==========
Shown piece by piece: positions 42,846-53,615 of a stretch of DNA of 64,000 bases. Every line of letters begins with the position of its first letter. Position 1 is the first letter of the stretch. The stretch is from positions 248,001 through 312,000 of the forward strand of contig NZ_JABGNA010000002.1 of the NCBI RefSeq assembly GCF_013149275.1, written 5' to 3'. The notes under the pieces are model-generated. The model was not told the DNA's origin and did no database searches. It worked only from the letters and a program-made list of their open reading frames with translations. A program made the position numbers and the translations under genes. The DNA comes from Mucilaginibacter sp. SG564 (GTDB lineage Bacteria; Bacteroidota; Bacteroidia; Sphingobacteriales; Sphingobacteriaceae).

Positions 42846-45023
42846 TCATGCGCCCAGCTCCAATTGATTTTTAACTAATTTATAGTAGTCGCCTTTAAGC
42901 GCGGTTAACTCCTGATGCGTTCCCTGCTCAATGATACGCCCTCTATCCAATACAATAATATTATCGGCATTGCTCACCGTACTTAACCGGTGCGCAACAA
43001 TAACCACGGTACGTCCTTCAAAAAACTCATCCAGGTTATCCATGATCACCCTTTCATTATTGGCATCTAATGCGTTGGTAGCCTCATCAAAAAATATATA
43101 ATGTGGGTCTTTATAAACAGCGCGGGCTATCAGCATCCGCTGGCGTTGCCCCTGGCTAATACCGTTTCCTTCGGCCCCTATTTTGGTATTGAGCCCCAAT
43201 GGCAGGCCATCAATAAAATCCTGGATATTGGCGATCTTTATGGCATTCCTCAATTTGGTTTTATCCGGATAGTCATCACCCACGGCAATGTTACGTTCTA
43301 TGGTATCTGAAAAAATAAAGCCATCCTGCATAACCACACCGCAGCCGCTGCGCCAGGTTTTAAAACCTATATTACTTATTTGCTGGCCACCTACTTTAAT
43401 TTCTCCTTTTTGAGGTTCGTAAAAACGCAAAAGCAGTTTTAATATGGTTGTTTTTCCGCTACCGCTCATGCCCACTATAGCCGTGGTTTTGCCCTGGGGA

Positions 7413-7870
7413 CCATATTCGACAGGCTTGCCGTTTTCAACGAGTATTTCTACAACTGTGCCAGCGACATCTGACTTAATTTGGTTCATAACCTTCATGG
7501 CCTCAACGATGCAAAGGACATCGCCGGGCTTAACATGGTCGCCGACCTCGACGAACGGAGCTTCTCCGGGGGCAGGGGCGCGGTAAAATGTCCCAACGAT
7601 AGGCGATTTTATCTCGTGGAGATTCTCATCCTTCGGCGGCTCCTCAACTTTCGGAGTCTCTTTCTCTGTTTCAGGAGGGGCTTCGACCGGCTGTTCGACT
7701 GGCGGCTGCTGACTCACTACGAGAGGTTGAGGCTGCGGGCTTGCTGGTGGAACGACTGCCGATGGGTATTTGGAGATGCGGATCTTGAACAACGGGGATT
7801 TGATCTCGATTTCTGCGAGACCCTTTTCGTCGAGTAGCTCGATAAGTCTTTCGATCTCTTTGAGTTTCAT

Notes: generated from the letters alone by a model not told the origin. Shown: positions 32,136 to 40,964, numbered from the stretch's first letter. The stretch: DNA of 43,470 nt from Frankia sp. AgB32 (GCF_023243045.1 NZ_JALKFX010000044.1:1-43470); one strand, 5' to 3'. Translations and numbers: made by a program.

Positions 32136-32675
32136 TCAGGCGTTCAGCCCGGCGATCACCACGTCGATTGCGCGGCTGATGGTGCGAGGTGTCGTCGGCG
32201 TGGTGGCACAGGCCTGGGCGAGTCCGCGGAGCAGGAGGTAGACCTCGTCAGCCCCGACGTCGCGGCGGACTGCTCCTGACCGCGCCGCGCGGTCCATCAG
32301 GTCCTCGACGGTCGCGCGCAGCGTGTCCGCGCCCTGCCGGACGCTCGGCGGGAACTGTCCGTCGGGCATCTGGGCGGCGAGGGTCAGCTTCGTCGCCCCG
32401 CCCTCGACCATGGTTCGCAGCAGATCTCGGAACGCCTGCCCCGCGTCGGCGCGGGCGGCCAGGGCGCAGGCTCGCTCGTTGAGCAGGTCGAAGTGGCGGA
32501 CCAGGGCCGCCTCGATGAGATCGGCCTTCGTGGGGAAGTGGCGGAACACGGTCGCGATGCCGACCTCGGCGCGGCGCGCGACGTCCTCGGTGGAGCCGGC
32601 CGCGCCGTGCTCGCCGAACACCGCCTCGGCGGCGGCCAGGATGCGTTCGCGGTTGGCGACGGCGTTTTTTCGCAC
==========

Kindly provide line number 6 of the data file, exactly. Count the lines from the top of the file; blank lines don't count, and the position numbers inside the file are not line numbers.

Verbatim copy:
43101 ATGTGGGTCTTTATAAACAGCGCGGGCTATCAGCATCCGCTGGCGTTGCCCCTGGCTAATACCGTTTCCTTCGGCCCCTATTTTGGTATTGAGCCCCAAT